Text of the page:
But powerful stories drive perception and policy. The stories that get told and retold eventually come to matter just as much as research. So here’s a story that runs counter to the Trump adminstration’s current narrative that stronger discipline is the answer. On Sept. 28, 2016, a 14-year-old boy in Ashland City, Tennessee, entered his school with a gun. His plan was to kill teachers and a police officer. But he stopped by his guidance counselor’s office first. After 45 minutes, the guidance counselor, Molly Hudgens, talked him into giving her the gun. She said her training in de-escalation allowed her to persuade him. The local sheriff said: “She did something even the most experienced law enforcement officer might not do. Had she not been there, it could have been very different.”
The aftermath of Columbine also offers its own lessons. In the panic that followed, the nation ratcheted up its school punishments. Not only would students be expelled for bringing guns and drugs to school, they would be expelled for things like “habitual disruption” and disrespect. Some schools went so far as to suspend students for chewing Pop-Tarts into the shape of guns and for playing games like cops and robbers when they include imaginary guns.
As I detail in my book, “Ending Zero Tolerance,” the results of harsh discipline policies have been disappointing to say the least. If zero tolerance was an effective deterrent, it would have eventually caused suspensions to decline, while safety and achievement increased. But suspension rates steadily increased across time. By 2011, schools were suspending and expelling 3.5 million students a year. For African-American students, the rate of suspension increased by 60 percent. Most of these suspensions and expulsions were for relatively minor misbehavior. For instance, fewer than 10 percent of those suspensions and expulsions involved guns or drugs. And the incidental effects were equally disturbing.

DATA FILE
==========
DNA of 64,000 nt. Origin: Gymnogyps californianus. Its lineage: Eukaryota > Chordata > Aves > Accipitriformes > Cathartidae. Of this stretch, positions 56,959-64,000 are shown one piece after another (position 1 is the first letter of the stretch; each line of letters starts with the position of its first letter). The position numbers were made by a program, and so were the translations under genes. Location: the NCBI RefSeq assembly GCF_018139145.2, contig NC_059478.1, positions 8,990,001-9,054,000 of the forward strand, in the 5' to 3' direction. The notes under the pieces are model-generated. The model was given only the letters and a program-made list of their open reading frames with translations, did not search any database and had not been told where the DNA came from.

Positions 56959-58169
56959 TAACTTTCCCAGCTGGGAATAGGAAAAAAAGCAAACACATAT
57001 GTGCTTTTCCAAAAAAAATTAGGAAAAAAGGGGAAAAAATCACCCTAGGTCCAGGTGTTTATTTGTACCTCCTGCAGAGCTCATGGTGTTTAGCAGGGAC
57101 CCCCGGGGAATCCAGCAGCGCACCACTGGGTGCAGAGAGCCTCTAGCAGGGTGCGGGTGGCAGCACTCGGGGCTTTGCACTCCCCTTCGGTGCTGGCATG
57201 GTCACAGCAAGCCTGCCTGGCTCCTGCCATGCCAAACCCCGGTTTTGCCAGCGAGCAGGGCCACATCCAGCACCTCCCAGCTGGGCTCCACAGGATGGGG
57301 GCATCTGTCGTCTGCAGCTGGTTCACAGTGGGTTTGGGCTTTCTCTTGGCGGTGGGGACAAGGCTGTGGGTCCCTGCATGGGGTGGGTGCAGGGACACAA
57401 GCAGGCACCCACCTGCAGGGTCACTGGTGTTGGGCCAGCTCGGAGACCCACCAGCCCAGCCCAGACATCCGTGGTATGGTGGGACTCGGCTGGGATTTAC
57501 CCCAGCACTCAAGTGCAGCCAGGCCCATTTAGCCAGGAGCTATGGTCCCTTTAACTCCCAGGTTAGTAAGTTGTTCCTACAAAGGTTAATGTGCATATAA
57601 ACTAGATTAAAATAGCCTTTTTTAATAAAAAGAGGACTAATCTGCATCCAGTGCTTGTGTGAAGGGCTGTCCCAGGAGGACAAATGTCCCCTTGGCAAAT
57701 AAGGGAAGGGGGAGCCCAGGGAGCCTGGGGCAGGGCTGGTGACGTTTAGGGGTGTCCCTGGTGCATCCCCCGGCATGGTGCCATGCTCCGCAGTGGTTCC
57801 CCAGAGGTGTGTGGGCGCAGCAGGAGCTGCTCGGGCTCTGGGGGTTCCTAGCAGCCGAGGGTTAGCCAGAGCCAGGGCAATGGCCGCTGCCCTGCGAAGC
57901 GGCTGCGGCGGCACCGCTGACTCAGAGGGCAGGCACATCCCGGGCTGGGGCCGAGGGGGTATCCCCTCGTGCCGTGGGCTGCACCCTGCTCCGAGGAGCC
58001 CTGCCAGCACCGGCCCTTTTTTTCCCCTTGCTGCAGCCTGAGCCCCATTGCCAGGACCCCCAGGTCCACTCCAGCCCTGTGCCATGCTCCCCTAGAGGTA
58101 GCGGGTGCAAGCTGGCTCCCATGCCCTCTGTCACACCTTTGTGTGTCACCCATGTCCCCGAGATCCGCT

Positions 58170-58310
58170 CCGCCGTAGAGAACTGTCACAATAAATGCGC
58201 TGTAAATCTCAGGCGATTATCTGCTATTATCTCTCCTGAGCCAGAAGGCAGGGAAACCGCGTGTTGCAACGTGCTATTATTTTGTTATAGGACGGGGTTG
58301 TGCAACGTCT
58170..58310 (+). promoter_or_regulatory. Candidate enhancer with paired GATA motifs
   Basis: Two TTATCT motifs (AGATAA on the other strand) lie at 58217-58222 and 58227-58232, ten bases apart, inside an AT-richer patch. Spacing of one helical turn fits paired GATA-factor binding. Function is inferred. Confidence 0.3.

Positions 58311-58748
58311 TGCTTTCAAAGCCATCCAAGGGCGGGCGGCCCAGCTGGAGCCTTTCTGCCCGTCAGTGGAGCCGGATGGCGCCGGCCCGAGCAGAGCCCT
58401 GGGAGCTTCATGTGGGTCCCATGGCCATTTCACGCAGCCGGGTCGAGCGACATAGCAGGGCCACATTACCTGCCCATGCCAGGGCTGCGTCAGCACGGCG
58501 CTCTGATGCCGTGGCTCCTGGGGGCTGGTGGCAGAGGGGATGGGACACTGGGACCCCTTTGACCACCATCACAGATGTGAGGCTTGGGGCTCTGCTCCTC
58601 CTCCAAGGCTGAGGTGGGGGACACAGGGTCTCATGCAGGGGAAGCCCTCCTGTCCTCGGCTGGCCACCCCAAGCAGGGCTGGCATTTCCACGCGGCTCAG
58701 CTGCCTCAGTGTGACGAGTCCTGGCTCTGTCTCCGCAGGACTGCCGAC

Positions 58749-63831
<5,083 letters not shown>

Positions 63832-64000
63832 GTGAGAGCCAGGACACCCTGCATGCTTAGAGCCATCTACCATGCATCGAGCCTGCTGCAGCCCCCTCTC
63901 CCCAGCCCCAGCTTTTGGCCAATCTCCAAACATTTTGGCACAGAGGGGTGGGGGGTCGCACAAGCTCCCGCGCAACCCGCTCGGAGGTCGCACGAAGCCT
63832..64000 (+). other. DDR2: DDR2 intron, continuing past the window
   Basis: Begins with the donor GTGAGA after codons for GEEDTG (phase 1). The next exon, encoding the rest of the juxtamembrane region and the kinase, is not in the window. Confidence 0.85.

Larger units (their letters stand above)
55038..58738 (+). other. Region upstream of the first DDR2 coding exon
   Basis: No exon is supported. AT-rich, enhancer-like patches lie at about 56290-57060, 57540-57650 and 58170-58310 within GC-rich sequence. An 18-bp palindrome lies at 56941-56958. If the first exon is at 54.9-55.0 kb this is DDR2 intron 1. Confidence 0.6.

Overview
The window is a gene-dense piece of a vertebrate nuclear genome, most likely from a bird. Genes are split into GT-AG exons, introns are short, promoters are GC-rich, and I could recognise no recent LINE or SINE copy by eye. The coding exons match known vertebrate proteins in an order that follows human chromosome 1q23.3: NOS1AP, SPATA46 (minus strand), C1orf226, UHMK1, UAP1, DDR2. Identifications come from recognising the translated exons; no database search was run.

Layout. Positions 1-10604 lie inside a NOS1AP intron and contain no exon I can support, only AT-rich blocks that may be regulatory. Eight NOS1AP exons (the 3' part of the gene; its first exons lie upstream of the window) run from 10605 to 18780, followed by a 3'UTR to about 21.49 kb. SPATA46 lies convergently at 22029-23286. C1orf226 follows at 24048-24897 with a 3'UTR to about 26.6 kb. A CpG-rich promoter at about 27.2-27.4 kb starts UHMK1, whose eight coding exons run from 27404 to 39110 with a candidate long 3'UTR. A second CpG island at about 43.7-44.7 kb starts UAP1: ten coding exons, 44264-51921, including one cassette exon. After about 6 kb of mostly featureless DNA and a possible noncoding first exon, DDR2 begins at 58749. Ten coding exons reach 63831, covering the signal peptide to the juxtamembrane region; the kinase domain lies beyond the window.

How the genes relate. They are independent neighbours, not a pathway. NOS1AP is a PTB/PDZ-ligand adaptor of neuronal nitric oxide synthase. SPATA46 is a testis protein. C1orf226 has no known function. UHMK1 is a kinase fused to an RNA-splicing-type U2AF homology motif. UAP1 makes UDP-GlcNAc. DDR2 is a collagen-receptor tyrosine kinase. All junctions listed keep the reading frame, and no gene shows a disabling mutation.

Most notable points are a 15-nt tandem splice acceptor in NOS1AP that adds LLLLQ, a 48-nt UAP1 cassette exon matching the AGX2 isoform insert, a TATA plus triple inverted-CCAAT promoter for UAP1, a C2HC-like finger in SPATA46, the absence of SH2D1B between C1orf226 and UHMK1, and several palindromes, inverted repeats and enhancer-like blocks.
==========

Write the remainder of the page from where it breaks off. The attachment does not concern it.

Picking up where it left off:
How suspensions impact schools
Research has shown that high suspension rates are related to lower academic achievement, including for the well-behaved students that suspensions purportedly protect. One of the reasons is that when schools regularly suspend students for minor misbehavior, they alter the overall student body’s perception of school. Students no longer see school officials making the learning environment safe or orderly. They see school officials acting punitively toward their friends, family and peers.
And when students see a school’s discipline approach as overly strict or harsh, they see school authority as arbitrary and unfair. When student bystanders see schools suspend friends who are struggling due to factors beyond their control – such as homelessness, poverty, abuse or a disability — students come to see suspension and expulsion as downright perverse. These perceptions produce more chaos, not less.
Parkland, to its credit, had been providing students with services and support, rather than jumping straight to suspensions and expulsions. It had recognized the shooter’s struggles well before the tragedy and attempted to connect him with social supports, before finally expelling him last year. Regardless, students from Parkland aren’t claiming that the school’s discipline philosophy was related to this tragedy. It is politicians, who do not know what they are talking about, who make this claim. These voices would have us repeat the zero tolerance craze that followed Columbine.
Progressive versus punitive
As I warned in my book, “No matter how much progress is made at the federal, state, and local levels in the coming years, harsh discipline and zero tolerance will almost certainly persist.” So discipline reformers should not assume they had secured victory simply because the Obama administration had adopted a progressive school discipline memo. Now the fight for sane discipline has returned to their doorsteps.